Traveler using iris scan security system
Amsterdam (6/17/02)- Security systems that scan the iris of your eye
may soon help speed you through those long lines at the airport.
Following the events of September 11th, there has been increased emphasis
on improving security while minimizing inconvenience to travelers. Iris recognition
systems would seem to fit the bill. Such systems are now in limited use at
several airports in Europe and the United States.
These systems take advantage of random variations in the visible features
the iris, the colored ring around the pupil. After a traveler has his iris
scanned once, a unique file is placed in a database. Subsequently, the traveler
simply looks at a suitably equipped camera that scans and checks the iris
in little more than one second.
Amsterdam Airport Schiphol began using its automated border passage system
in October 2001. That system combines iris recognition technology and an advanced
smart card. It is the first of its kind to use iris recognition to secure
border control. New enhancements to the system will extend its functions to
include ticketing, check in, screening and boarding. Schiphol will also use
an iris recognition system behind the scenes to provide secure access to restricted
An iris recognition system is also being evaluated at London's Heathrow airport.
Frequent transatlantic travelers on British Airways and Virgin now use the
EyeTicket Jetstream system to speed them through passport control at the world's
busiest airport. The system is similar to that in use at Schiphol. A similar
system is in place in Germany's Frankfurt Airport. While the North American
experience has so far been limited to the Charlotte/Douglas International
Airport, plans are now underway to install similar systems at JFK in New York,
Dulles in Washington, DC and at 14 international airports in Canada.
The iris is the only internal organ normally visible
from outside the body.
The correct plural for iris is irides
Iris scanning takes advantage of random variations in the visible features
the iris, the colored part of the eye. The iris consists largely of a system
of muscle that expand and contract the pupil in response to changing lighting
conditions. The details of each iris are phenotypically unique, that is, no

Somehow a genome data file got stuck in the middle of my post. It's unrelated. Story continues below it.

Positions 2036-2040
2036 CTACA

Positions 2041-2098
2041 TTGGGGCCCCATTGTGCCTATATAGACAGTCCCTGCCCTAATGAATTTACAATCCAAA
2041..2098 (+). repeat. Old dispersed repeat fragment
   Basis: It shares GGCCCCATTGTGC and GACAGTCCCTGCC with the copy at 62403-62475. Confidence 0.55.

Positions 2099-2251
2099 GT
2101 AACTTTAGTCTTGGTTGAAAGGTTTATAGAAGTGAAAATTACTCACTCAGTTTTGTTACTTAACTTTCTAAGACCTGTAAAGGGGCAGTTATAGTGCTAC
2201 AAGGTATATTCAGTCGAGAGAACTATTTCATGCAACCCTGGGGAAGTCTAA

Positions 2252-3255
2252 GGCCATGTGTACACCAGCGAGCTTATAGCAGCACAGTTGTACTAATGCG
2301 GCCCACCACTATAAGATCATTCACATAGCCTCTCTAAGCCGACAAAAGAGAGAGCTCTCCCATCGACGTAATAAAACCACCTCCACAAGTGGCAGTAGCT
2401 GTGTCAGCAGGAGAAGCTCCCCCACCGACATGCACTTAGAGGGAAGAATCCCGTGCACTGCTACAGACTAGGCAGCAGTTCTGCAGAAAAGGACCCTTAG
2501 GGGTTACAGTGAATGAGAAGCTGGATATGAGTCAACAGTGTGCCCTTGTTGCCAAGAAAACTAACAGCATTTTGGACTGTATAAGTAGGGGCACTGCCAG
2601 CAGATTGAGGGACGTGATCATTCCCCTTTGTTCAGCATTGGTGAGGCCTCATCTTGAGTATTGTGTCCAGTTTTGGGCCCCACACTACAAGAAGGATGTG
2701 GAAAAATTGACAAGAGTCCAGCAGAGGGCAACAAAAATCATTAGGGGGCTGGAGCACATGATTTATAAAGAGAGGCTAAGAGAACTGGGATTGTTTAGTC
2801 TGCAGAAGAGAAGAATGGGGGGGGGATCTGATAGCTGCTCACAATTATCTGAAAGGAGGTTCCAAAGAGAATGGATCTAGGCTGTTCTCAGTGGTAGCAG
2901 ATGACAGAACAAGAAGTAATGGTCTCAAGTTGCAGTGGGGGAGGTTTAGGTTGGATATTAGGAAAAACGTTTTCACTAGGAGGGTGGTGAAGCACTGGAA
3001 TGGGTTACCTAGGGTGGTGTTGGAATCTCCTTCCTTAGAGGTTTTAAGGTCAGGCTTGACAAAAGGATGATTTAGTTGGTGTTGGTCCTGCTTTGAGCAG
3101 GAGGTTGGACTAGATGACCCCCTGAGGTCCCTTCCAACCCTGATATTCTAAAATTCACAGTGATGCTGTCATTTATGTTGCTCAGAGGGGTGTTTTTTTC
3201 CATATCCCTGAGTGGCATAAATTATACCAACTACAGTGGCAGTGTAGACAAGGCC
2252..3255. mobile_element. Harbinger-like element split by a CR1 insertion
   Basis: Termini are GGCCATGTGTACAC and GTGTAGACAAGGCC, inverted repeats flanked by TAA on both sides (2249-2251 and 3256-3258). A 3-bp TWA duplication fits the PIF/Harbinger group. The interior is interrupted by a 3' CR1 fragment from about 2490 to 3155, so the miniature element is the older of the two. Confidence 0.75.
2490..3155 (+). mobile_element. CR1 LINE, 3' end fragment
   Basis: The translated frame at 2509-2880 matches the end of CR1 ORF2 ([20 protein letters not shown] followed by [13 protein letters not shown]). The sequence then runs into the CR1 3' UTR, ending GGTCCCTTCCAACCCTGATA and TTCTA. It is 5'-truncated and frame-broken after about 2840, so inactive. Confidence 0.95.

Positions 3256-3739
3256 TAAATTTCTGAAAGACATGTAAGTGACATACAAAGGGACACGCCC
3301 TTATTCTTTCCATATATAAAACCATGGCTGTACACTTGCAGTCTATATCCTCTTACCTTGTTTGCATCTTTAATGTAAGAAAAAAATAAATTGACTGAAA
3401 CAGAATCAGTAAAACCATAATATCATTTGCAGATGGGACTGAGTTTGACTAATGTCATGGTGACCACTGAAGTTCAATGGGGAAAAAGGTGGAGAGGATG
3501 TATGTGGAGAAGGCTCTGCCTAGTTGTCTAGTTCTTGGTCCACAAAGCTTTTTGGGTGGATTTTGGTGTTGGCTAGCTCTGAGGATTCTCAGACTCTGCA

two are exactly alike, not even among twins, not even in your own two eyes.
The structure of the iris develops in the embryo, assuming its lifelong character
by the seventh or eighth month. Some color changes can occur in the first
months of life, which explains why some babies who are born with blue eyes
may end up with brown or some other color.
After taking a picture of the eye, the system samples the radial and angular
variations of each individual iris to form an IrisCode, a digital file that
serves as a reference in database. At 512 bytes, the file is quite small,
since it is a hexadecimal code reference rather than an actual iris image.
Research confirms an extraordinarily high level of statistical reliability
for the system.
A person using the system simply looks into a camera. The computer program
then locates the iris. Next, the system locates the iris' outer and inner
edges. The monochrome camera uses both visible and infrared (700-900nm) light.
The program maps segments of the iris into hundreds of vectors. Position,
orientation and spatial frequency provide the basis for calculation of the
IrisCode. The system also manages to take into account normal changes in the
eye. For example, the system compensates for papillary expansion and contraction.
It can also detect reflections from the cornea.
Is there any way to fool the system? Researchers attempted to do this by
creating contact lenses with irides printed on them. The system had no trouble
spotting the fakes. Some of the newer drug treatments for glaucoma include
changes in iris pigmentation among their side effects. This should not be
a problem since iris recognition systems rely on monochrome images, the developers
Iris recognition technology is finding its way into many aspects
of everyday life. England's Nationwide Building Society (a bank), for example,
replaced PIN numbers with iris recognition at its ATM machines in 1998. The
systems now form part of many building access systems in government and industry.
More recently, products have become available to screen computer network users
and to provide secure online transactions. Any application for which you currently
use a password could soon require a quick look at your eye instead.
Identifying the Mystery Woman
recognition systems are also finding unexpected applications. The best know
example involved using iris recognition to confirm the identification of a
mysterious young Afghan woman originally photographed by Nation Geographic
photographer Steve McCurry in 1984. Some 18 years later, McCurry photographed
Sharbat Gula in Afghanistan. At the behest of National Geographic, Dr. John
Daugman, developer of the iris recognition system, then compared the irides
in the photographs using his algorithms. He concluded that the eyes were a